Here’s a hardy mix of dark and moody perennials and grasses that needs little water and makes a dramatic statement at an entryway.
Photographs by Meredith Swinehart.
Above: This all-foliage combo with purple millet, black mondo grass, and sweet potato vine was inspired by one that Gardenista editor Erin Boyle spotted in her Brooklyn neighborhood. Its dark hues have the perfect dose of spookiness.
Above: Black mondo grass is one of the few truly black plants, and it has a spidery look perfect for letting it creep over the front of a container. I started with mature plants in 1-gallon nursery pots, but you can find a 2.5-quart pot of Black Mondo Grass for $8.99 from Lowe’s.
Above: Ornamental millet is one of my favorite plants…and it was surprisingly hard to find this time. I had to hit all my local nurseries, as well as some that are farther afield, before I spotted Purple Baron (Pennisetum glaucum) and Vertigo (Pennisetum purpureum.) If they’re not available near you, good substitutes include the more widely available purple fountain grass or any kind of plum-colored phormium. (And in spring you can start it from seeds; a packet of Millet Purple Majesty seeds is $3 from Amazon.
Above: I love this newer sweet potato vine–it’s called Sweet Caroline Bewitched ($5.99 from Home Depot), and has a fuller and less trailing habit than the more common types with deeply lobed leaves. It echoes the color of the purple millet and adds a nice textural contrast to the upright, wispy grasses.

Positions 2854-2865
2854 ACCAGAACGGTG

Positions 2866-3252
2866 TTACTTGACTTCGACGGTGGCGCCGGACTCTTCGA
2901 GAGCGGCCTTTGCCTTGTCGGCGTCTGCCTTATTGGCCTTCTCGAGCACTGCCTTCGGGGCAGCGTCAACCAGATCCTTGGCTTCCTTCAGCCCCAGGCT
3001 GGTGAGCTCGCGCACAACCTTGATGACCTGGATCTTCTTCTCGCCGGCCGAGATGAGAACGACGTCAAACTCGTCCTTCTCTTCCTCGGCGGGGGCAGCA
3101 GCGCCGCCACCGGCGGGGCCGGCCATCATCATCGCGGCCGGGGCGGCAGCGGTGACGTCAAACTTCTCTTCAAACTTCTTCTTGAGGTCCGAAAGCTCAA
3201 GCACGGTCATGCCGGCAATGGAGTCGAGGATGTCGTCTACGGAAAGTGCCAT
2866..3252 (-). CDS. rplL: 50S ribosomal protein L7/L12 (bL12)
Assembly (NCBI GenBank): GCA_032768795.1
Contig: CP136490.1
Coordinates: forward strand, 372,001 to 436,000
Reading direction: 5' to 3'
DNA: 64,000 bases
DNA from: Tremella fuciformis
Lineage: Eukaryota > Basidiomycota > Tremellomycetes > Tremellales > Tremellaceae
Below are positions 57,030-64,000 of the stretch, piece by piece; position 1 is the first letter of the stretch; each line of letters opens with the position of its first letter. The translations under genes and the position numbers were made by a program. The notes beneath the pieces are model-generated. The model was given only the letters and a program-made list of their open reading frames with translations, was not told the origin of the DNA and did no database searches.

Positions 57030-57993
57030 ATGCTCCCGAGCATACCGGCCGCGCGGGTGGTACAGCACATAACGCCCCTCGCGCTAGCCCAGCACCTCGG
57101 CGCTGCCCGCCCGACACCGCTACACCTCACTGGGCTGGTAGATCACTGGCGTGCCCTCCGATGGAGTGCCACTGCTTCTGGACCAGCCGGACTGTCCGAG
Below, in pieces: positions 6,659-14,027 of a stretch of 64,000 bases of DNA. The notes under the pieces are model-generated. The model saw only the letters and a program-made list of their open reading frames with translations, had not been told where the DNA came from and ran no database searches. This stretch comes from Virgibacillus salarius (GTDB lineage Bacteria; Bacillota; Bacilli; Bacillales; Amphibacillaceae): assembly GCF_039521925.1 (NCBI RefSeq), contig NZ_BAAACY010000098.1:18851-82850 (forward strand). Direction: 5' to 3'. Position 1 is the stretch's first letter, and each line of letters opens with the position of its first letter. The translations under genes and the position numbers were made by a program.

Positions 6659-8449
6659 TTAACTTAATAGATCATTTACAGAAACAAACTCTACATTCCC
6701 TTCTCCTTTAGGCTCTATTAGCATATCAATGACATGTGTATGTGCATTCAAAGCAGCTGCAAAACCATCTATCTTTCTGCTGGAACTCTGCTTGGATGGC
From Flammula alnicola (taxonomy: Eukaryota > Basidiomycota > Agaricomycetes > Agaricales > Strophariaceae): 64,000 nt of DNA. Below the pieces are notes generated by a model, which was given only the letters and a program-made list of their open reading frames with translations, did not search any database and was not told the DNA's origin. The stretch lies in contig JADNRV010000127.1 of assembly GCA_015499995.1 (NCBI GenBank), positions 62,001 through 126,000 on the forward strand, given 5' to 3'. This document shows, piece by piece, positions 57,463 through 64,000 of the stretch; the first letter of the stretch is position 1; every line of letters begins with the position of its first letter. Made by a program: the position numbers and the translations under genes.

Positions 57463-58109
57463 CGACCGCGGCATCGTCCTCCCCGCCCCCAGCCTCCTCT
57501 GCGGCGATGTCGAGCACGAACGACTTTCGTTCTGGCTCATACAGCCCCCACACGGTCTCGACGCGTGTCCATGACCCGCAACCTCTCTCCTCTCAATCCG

Above: If roots are matted, I gently loosen them before planting.
Above: Millet’s seed heads make gorgeous cut flowers, but you can also leave them intact to attract birds who will feast on the seeds.
As a side note, a few friends asked if this millet is the same kind that many of us eat. As far as I can tell, Pennisetum glaucum, also known as pearl millet, is edible, though the harvest from just a few seed heads may not amount to much. If you’re interested in growing millet as an edible crop, you can find several types from the Sustainable Seed Company.
Above: This fall display will look good well into the season, though the sweet potato vine is an annual and will die back in climates where it freezes. The millet turns brown after cold weather arrives, but you can leave the grasses as they are through the winter months–they look beautiful after a dusting of snow.
Finally, are you planning a Decks & Patios project? Learn everything you need to know on to get started with our Hardscaping 101: Decks & Patios 101 guide.